Shutter speed is the most obvious contributing factor to an exposure. It has one of the biggest effects on your photos.
With a poor knowledge of how to use the correct shutter speed, you’ll end up with blurred results.
This article will teach you the right shutter speed for the right situation. As well as how to use shutter speed creatively for artistic results.
4. What Is Shutter Speed?
We won’t go into unnecessary detail as to what a shutter speed definition is. But let’s summarise it.
The shutter speed is the exact time of exposure: the time that your camera records an image for.
It uses a shutter mechanism, that opens up for that given amount of time. The camera’s shutter is what allows the light to hit the film plane or digital sensor.
The thing we most commonly associate with shutter speed is camera shake. The longer the shutter is open, the more chance your hands’ vibration has to cause visible blurring on the shot.
As a general rule of thumb, a shutter speed value under your lenses’ focal length with cause camera shake. For example, a 300mm lens (without image stabilization) will need a minimum of 1/320th. Similarly, a 50mm lens will need anything above 1/50th of a second.
Anything slower than this will require a tripod. Or, image stabilization, which most telephoto lenses have built-in.
More often than not you’ll want to take your photo at a comfortably shorter speed than that, such as 1/500th of a second (in case of a standard lens). This will help freeze the movement of your subject. But, this largely depends on the speed of your subject and how close you are to it.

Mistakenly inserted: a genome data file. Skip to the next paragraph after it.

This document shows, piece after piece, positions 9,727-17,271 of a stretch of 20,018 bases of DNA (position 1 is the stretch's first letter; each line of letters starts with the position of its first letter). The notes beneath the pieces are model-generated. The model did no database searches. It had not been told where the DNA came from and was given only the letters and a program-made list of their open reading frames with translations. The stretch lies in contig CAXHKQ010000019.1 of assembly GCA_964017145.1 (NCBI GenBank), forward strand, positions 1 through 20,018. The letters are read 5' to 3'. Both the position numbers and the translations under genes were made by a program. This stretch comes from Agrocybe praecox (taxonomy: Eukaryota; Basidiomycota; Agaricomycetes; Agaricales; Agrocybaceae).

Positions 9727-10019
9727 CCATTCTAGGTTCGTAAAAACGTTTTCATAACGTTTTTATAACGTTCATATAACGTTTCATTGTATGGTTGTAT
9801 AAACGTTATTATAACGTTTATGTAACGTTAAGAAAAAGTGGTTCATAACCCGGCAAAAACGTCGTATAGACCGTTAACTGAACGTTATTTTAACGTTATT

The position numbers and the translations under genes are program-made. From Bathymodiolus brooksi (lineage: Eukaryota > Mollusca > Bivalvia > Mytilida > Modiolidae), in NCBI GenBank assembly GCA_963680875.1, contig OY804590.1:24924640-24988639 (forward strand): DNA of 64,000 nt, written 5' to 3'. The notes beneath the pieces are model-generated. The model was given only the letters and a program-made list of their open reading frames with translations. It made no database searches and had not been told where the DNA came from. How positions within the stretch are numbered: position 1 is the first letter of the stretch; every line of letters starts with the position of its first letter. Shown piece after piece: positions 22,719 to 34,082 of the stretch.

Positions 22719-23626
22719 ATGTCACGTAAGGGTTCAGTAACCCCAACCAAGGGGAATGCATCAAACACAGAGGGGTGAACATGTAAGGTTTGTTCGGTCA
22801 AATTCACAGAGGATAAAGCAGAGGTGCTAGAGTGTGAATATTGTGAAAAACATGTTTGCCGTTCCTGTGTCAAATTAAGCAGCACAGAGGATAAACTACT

In most situations, slow shutter speed results in blurred images.
Similarly to aperture and ISO, we use stops to indicate changes in shutter speed. But it’s a lot easier to wrap your head around than in the case of f-stops in the aperture.
A stop up in shutter speed (eg. from 1/100 to 1/50) is doubling the amount of light, and a step down (from 1/50 to 1/100) is halving the amount of light.
3. Motion Blur and Freezing
Controlling your shutter speed is a great way to show movement in a still scene. You can create it using a relatively slow shutter speed and panning the camera to follow a subject.
If you are looking to add blur into your image, there are many ways to do so.
Telephoto lenses need a faster shutter speed to capture an image without blur. These lenses pick up and magnify even the slightest movement of the camera. A wide angle lens requires a slower shutter speed as the details in the image are a lot smaller.
This means you can create a blurred image easier with a longer focal length lens.
As I mentioned earlier, the reciprocal rule is a good guideline to give you a speed above which your hands won’t cause blur.
Any slower and motion blur is likely to occur.
It’s worth noting that this rule is only relevant to full-frame cameras. In the case of crop sensor cameras, use the crop factor to get the effective focal length of your lens, and calculate with that.
There are always exceptions to the rule. Image stabilization in your lens allows you to get away with slower shutter speeds.
As you become more experienced with your digital camera, you gradually improve on vital skills. These include holding your DSLR cameras in a way that suits you best. Holding your camera with a correct posture will allow you to increase (among other things) your stability if you do this.
Freezing your subject requires a fast shutter speed. It occurs when you take a photo at such a high shutter speed (1/500 and above) that there’s no motion blur. I don’t like shooting at these speeds as the images produced tend to appear flat.